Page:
NFL star and philanthropist J.J. Watt's teleprompter-free speech was one of the more freewheeling — and perhaps memorable — commencement addresses in Badger history.
Experience the weekend's celebrations in images.
Commencement weekend kicked off with a ceremony at the Kohl Center for about 900 doctoral, medical professional, and master of fine arts students.
Stefanie Henry will graduate from UW as a double major in neurobiology and French, along with an extensive background in nervous system trauma research that is inspired by her brother’s spinal cord injury.
Mary Finta, who will graduate with an M.D. on May 10 from the UW–Madison School of Medicine and Public Health, has spent the past two years following her passion for rural medicine.
The newly unveiled statue, "The Monarch," celebrates the 150th anniversary of women receiving degrees at UW–Madison and was designed by artist Victoria Reed to represent female empowerment and influence.
Members of the Class of 2019 are already making their mark in academics, research and public service. Meet a few of this year's notable graduates.
Nicholas Jackson is a study in perseverance. After setbacks, hardships and false starts, he will graduate on May 11.
Commencement spotlight: ‘Exceptional’ grad to enter Air Force Nurse Corps as one of its youngest members
On May 11, Delora Prange will graduate from UW–Madison with a bachelor’s degree in nursing. A few weeks later, at age 21, she is expected to become one of the youngest members of the U.S. Air Force Nurse Corps.
This year’s recipients of honorary degrees from UW–Madison are both rock stars — one literally, the other in microbiology. The honorees are Steve Miller, a Rock and Roll Hall of Fame inductee, and Thomas Brock, who helped usher in modern molecular biology.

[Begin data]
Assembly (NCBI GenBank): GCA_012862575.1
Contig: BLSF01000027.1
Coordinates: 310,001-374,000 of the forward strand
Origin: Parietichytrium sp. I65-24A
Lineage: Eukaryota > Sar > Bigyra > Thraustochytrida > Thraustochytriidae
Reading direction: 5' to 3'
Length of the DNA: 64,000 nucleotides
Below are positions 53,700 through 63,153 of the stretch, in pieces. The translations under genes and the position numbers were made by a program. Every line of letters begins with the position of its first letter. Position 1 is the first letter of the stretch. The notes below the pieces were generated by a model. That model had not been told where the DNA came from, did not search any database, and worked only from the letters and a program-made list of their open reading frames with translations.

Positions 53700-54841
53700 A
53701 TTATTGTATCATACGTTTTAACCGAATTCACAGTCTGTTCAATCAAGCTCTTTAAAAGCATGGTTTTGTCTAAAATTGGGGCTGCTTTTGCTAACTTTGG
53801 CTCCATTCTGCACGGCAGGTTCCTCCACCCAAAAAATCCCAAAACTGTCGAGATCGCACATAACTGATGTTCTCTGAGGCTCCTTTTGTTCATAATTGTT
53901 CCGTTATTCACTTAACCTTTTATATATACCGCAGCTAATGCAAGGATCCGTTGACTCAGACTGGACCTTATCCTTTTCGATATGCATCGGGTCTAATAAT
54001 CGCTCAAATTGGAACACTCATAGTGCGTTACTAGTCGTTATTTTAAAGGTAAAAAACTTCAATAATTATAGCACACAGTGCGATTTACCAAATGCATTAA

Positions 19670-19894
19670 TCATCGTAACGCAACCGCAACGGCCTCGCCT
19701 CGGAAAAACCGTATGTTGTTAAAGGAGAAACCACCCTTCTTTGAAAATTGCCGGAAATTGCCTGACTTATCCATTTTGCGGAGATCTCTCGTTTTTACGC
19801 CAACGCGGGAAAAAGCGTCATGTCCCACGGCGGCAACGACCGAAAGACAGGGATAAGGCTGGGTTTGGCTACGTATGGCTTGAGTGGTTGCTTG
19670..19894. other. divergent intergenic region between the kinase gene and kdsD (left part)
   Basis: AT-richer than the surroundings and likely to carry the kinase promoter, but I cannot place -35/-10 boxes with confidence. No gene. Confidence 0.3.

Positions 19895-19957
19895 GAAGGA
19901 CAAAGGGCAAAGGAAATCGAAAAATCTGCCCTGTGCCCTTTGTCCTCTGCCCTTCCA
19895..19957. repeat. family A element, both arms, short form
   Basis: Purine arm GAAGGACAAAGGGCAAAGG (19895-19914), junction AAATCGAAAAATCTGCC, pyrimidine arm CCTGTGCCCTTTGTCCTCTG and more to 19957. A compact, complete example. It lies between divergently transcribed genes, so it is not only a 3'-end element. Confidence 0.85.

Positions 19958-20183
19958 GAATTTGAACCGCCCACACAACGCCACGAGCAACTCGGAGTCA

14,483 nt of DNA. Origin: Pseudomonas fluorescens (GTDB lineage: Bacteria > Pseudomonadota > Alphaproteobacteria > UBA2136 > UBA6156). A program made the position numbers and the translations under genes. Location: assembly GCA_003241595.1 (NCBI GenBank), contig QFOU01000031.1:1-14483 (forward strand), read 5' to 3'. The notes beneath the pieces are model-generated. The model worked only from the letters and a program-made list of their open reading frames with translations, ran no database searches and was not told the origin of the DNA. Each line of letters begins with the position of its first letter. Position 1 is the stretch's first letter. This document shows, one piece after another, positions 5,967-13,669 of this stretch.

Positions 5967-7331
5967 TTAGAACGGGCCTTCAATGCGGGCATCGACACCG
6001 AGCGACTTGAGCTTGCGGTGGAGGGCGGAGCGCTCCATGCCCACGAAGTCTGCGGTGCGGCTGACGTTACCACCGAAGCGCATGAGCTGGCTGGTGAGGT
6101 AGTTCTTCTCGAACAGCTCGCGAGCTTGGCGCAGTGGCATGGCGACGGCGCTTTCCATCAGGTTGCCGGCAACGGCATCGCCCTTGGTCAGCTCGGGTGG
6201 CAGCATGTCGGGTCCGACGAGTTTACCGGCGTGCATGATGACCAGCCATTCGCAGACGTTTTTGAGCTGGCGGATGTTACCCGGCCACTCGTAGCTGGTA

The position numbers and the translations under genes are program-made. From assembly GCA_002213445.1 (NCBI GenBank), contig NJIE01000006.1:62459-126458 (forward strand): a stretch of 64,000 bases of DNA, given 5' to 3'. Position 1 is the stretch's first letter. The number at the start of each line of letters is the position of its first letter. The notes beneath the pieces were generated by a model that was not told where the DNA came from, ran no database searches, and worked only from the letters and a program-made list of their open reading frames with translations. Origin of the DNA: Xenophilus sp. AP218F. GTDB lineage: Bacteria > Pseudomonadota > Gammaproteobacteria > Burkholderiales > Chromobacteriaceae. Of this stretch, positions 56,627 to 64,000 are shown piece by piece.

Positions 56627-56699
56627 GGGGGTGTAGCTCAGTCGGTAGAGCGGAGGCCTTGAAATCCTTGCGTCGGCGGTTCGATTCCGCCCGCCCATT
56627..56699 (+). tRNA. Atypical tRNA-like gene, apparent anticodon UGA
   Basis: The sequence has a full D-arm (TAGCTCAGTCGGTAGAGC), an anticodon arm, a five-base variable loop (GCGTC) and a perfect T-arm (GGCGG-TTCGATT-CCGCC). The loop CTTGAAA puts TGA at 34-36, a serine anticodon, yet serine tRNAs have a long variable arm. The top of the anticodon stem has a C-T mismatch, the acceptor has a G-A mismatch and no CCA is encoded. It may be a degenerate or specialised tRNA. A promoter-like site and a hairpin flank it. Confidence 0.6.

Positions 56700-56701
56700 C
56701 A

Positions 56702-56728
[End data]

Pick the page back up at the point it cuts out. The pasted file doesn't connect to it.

Watt, who attended the University of Wisconsin–Madison from 2008-10 and played for the Badgers, will share his approach to life with graduates on May 11. “I can’t wait to get back to Camp Randall,” he said.
The University of Wisconsin–Madison will award degrees to about 3,320 undergraduate, graduate and professional students this semester, with just over 1,000 of them expected to take part in winter commencement.
This Sunday, thousands of winter graduates will earn degrees from UW–Madison. Each has an impressive story to tell. Here are just a few of the remarkable tales behind the names you’ll hear at the Kohl Center.
After working on it for 20 years, Brink will earn a bachelor’s degree in nursing from UW–Madison. “There was no way I was not going to finish that degree.”
Jamie Dawson, a seasoned spoken word artist and member of the First Wave program, has been chosen as the student speaker for winter commencement.
Selig is no stranger to campus. He earned a bachelor’s degree in American institutions (political science and American history combined) in 1956 and is one of the university’s most involved and supportive alumni.
During his remarks, keynote speaker David Muir briefly went live on Instagram with a crowd shot on his phone. The audience roared. “That’s the sound of Badgers about to change the world,” Muir said.